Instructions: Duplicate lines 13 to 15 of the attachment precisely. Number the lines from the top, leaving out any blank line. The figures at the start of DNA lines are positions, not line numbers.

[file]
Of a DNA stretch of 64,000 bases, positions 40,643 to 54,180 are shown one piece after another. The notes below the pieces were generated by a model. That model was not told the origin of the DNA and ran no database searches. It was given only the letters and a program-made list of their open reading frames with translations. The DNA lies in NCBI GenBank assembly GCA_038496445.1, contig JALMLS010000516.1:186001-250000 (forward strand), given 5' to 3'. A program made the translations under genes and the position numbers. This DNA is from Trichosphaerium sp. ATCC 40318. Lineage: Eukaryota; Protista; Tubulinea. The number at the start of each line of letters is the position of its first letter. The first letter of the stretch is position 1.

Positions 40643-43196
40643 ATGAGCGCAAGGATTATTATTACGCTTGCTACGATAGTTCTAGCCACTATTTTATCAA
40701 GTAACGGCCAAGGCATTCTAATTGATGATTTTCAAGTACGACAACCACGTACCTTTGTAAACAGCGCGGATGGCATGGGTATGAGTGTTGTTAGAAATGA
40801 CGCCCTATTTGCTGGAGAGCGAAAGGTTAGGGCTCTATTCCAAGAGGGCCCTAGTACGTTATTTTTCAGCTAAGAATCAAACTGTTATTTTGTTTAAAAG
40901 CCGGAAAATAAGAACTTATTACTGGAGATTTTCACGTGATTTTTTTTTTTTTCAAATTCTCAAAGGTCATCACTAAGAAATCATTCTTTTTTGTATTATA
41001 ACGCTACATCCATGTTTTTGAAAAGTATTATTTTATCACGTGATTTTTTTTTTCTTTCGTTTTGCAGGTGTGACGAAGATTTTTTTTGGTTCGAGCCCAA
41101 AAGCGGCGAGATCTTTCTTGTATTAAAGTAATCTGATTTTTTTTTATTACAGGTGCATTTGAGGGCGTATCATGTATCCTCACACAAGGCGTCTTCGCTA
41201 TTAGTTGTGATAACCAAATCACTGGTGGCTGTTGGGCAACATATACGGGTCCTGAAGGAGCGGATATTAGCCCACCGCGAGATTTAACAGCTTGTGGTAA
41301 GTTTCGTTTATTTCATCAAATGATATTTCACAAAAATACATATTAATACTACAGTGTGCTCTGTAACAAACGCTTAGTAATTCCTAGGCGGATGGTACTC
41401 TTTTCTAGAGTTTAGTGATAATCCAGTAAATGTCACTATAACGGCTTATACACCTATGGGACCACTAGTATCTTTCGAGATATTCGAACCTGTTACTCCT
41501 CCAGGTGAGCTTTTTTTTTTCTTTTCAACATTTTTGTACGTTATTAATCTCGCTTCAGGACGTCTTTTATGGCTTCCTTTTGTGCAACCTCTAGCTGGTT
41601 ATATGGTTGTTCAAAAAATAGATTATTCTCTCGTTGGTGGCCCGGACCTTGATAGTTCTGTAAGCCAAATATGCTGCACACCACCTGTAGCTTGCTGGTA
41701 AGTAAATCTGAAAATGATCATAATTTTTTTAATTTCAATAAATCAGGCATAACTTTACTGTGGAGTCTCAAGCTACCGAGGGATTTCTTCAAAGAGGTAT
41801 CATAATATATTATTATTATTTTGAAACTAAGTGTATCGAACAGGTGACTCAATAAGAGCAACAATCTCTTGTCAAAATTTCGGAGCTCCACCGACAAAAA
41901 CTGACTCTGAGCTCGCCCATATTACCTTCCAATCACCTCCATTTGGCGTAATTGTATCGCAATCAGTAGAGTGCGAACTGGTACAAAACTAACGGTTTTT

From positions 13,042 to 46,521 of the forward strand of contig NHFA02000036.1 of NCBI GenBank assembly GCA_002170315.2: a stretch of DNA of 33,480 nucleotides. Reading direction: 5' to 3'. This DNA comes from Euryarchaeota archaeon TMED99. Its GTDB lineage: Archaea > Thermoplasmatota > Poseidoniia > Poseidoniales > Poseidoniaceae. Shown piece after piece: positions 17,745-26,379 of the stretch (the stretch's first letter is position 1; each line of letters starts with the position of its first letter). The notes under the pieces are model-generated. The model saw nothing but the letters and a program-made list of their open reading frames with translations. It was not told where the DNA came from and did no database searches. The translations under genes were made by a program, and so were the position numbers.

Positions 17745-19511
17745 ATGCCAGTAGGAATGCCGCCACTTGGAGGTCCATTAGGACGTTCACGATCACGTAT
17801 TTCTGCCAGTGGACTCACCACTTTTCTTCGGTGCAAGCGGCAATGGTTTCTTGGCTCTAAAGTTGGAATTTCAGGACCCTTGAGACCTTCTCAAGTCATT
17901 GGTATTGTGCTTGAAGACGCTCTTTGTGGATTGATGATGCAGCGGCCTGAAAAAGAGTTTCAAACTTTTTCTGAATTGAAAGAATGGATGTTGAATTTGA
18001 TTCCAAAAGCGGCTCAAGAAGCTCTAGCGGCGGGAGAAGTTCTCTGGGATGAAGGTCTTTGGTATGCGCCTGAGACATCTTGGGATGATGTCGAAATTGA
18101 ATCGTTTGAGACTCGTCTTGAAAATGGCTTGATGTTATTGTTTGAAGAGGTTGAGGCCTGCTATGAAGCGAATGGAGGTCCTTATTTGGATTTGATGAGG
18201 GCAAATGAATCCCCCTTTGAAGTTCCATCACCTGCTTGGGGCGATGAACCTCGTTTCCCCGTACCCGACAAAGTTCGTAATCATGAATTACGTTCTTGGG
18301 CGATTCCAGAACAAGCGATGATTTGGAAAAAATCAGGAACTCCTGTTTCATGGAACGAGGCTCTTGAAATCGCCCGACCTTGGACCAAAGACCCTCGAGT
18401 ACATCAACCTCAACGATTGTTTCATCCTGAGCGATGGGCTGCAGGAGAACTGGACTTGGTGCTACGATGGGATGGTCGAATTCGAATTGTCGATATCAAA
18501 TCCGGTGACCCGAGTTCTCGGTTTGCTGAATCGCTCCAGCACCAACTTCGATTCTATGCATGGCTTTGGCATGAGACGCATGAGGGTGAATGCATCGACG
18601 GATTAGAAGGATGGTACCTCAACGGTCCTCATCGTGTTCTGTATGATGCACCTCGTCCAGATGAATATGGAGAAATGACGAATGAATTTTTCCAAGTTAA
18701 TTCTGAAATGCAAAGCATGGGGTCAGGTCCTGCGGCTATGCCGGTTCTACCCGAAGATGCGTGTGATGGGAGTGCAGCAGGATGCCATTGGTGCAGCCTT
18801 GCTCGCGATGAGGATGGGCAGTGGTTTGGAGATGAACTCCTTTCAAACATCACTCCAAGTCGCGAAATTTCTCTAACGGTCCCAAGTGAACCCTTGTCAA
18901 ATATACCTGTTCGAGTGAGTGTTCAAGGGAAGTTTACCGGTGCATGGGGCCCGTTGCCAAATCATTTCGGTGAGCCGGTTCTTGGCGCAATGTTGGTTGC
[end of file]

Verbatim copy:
41601 ATATGGTTGTTCAAAAAATAGATTATTCTCTCGTTGGTGGCCCGGACCTTGATAGTTCTGTAAGCCAAATATGCTGCACACCACCTGTAGCTTGCTGGTA
41701 AGTAAATCTGAAAATGATCATAATTTTTTTAATTTCAATAAATCAGGCATAACTTTACTGTGGAGTCTCAAGCTACCGAGGGATTTCTTCAAAGAGGTAT
41801 CATAATATATTATTATTATTTTGAAACTAAGTGTATCGAACAGGTGACTCAATAAGAGCAACAATCTCTTGTCAAAATTTCGGAGCTCCACCGACAAAAA